“Aww, she’s so cute! But just you wait until she starts saying no…”
I’ve heard this from a few people now. The implication? That babies are only adorable when – and perhaps because – they can do nothing but comply. When they are essentially blobs, distant versions of the actual people they will become.
I wholeheartedly reject this notion on four counts (although I do agree that my daughter is adorable).
First, I reject the idea that her dissention is fundamentally incompatible with her lovability. This is what the “but” in people’s warnings imply – she’s cute now, but that will change once she starts being more vocal about her preferences: essentially becoming more of a person. As a child, when I expressed dislike, I was often told that I was being “opinionated:” a label that triggered both outrage and shame, leading me to feel shut down and unheard. Later on, I came to wonder why I was labeled “opinionated” simply for expressing an opinion. For children, expressing an opinion should never come at the cost of feeling loved and accepted unconditionally, and children are lovable whether or not they agree with the current state of affairs. Let’s be clear; I’m not advocating infinite permissiveness of all children’s behaviors, nor am I suggesting that children should always get their way. Rather, parents can disagree with children’s behavior but still honor the underlying feeling. As a colleague once told me, as parents we have two hands; with one hand we hold the feeling, and with the other we hold the line. Parents need not accept behavior that is unacceptable, but it is vital to accept the people our children are. Which means accepting their dissent and opposition.
Secondly, even though she is just a baby, she has already started saying no! I don’t mean that she is a crazily early talker. “No” is more than a word – it is a choice, a setting of boundaries and establishment of preference. And this, my baby has in spades. She tells me, in so many words, “No, I’m not ready to be put down yet.” “No, I don’t want to take my hand out of my mouth so you can put it in my sleeve.” “No, I don’t want to take a nap.” And while I might either agree or disagree with some of the things she rejects (you can probably guess which one I object to), I still honor her “no” in my words and actions. I draw this attitude from the RIE and Mindful Parenting approaches – that my baby, however blob-like, is first and foremost a person, and because she is a person she deserves my respect. This means I tell her what’s happening, ask for her cooperation, check for her readiness, and sometimes honor her no’s. I say sometimes because, while I acknowledge and honor her basic humanity, I cannot abdicate my role as parent, which means I must patiently weed out the no’s I can honor from the ones that are not in her best interest.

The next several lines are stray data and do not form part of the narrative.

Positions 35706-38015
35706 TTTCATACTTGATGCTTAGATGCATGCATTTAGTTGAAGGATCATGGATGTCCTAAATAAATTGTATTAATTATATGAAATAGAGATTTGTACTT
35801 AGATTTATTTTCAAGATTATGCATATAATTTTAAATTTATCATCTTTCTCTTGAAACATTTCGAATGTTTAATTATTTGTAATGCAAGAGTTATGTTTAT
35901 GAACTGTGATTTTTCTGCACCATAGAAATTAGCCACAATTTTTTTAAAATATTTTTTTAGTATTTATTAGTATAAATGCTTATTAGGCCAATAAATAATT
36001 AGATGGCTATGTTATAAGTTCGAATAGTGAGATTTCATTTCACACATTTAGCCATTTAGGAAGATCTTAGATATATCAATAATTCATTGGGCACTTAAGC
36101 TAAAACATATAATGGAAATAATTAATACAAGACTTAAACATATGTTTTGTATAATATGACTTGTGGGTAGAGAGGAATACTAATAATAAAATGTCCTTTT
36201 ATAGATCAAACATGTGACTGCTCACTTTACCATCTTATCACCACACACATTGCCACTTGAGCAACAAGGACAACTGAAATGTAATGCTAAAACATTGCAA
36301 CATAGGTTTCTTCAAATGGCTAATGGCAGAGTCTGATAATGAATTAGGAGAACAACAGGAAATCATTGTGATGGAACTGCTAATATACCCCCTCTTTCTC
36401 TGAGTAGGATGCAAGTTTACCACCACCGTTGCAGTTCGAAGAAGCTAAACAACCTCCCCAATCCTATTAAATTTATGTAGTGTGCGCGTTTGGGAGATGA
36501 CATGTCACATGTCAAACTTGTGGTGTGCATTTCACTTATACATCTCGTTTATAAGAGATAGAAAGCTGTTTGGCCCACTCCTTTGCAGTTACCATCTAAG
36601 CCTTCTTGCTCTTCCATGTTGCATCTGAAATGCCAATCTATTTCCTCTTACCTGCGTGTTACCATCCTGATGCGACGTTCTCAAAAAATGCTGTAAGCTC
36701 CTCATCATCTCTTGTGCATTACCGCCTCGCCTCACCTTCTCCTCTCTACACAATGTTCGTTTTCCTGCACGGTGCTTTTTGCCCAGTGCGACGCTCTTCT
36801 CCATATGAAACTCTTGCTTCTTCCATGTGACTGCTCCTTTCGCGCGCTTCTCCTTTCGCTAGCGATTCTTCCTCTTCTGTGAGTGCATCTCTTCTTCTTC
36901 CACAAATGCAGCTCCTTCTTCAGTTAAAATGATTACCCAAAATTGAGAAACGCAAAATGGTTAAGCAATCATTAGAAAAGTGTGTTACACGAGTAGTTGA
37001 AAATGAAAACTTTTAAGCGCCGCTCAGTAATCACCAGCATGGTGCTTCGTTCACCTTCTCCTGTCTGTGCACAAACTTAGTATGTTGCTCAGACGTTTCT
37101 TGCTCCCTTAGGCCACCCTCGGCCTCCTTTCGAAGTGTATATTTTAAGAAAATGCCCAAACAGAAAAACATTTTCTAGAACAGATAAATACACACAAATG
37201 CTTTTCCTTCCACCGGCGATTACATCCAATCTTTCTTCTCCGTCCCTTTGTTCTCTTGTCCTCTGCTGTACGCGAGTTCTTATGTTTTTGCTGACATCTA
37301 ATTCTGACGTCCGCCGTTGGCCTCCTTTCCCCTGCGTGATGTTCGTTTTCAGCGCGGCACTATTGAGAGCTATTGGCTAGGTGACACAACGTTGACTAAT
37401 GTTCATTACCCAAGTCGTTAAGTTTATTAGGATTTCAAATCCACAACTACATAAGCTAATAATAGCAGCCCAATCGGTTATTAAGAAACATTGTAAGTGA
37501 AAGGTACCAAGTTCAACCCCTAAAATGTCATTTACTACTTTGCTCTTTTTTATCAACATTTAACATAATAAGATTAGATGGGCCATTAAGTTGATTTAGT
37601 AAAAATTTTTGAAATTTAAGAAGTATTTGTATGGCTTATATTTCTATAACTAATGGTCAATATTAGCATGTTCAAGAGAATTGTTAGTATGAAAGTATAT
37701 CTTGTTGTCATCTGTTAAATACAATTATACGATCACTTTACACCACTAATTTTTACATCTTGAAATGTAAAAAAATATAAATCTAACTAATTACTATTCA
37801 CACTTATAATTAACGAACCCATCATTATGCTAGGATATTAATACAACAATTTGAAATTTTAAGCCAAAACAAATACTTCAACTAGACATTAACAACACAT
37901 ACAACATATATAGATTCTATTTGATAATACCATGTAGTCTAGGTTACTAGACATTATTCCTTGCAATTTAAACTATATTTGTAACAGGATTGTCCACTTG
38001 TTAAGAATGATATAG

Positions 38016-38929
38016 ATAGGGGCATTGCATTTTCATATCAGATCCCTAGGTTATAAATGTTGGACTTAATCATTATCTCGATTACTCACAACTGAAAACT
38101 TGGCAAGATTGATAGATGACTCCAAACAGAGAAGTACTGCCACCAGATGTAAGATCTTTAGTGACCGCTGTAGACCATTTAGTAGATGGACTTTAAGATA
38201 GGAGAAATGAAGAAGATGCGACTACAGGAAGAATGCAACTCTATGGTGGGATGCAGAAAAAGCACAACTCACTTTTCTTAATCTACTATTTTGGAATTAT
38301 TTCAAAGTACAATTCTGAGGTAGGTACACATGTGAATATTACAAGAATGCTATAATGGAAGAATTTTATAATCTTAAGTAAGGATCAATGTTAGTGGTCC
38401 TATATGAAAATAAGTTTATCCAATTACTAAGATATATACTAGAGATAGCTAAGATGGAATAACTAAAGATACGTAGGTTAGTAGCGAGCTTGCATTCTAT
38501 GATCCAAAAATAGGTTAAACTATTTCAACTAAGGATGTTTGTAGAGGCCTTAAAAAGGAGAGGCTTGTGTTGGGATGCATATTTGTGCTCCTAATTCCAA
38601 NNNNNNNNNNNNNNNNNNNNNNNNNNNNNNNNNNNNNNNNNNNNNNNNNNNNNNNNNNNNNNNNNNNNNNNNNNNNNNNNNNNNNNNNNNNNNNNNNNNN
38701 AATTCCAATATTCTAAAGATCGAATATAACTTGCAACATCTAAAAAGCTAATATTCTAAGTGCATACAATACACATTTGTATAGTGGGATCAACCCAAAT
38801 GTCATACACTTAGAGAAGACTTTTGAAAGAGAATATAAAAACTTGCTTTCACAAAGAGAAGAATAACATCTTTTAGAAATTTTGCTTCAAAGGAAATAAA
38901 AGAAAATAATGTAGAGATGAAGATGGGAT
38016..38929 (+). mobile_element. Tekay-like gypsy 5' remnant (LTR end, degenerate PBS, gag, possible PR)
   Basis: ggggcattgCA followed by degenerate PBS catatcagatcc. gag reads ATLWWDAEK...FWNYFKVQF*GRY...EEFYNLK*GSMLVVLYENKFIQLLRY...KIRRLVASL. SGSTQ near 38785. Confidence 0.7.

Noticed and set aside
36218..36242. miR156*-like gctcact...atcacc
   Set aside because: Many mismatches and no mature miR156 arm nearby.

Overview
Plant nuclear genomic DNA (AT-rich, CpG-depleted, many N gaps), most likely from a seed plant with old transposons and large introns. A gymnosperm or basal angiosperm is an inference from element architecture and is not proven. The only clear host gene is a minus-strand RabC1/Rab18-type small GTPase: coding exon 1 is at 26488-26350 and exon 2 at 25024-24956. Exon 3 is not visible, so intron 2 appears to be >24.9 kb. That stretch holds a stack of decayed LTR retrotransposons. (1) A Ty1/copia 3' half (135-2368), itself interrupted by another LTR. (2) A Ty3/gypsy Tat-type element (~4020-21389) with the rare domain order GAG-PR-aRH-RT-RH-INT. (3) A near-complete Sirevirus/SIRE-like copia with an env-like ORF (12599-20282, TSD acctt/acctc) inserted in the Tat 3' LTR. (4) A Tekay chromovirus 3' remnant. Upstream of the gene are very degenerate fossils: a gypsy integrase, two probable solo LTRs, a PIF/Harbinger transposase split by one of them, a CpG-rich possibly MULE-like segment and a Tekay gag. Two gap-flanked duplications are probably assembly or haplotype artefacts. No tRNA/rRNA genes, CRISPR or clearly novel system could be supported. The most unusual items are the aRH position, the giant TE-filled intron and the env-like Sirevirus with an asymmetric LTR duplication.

Third, if I have issues with her dissent, it’s my problem, not hers. Saying no is a sign of knowing one’s mind, of being a solid individual. This is highly threatening to someone who is not secure in his or her self, usually triggering either emotional cut off (making threats, sending the child to his or her room, becoming enraged) or enmeshment (denying the child’s dissent – “No, you can’t be hungry/cold/tired/etc.”). It is my child’s fundamental human right to disagree with whatever she likes, and I honor this right. Any issues that emerge as a result have more to do with my insecurity as a person and a parent, and above all, my child requires, if not demands, my solidity and security as both her parent and leader.
Finally, I have no fear or trepidation about the day when my child’s protests increase in volume and intensity. Of course they will! In spite of my best efforts, for these first few years of her life, she will have precious little say in what happens to her. Wouldn’t you want to scream NO at the top of your lungs for a good long while after years of being told incessantly what to eat, wear, and do? I should hope so, as it’s a sign of a healthy developing ego and independent self. “No” means control, choice, and power: all qualities that I passionately want my child to develop. I want her to be able to assert both powerful assent and dissent to everything in her life: yes to blue, no to red. Yes to karate lessons, no to soccer. Yes to this college, no to that one. I want her to be able to say “no” if someone tries to touch her body in a way she does not like, or if she is asked to do something she feels uncomfortable with. I want her to know her mind and express it. How will she do any of this without “no”?
Even though I believe with deep conviction in her right to dissent, I recognize that it’s not always fun to be on the receiving end of a “no” as a parent. My child’s seemingly endless screams and screeches are testament to that. But rather than view her dissent as defiance, inconvenience, or ugliness, I choose – every day – to see it as an important aspect of her development, of her coming to know herself and her mind.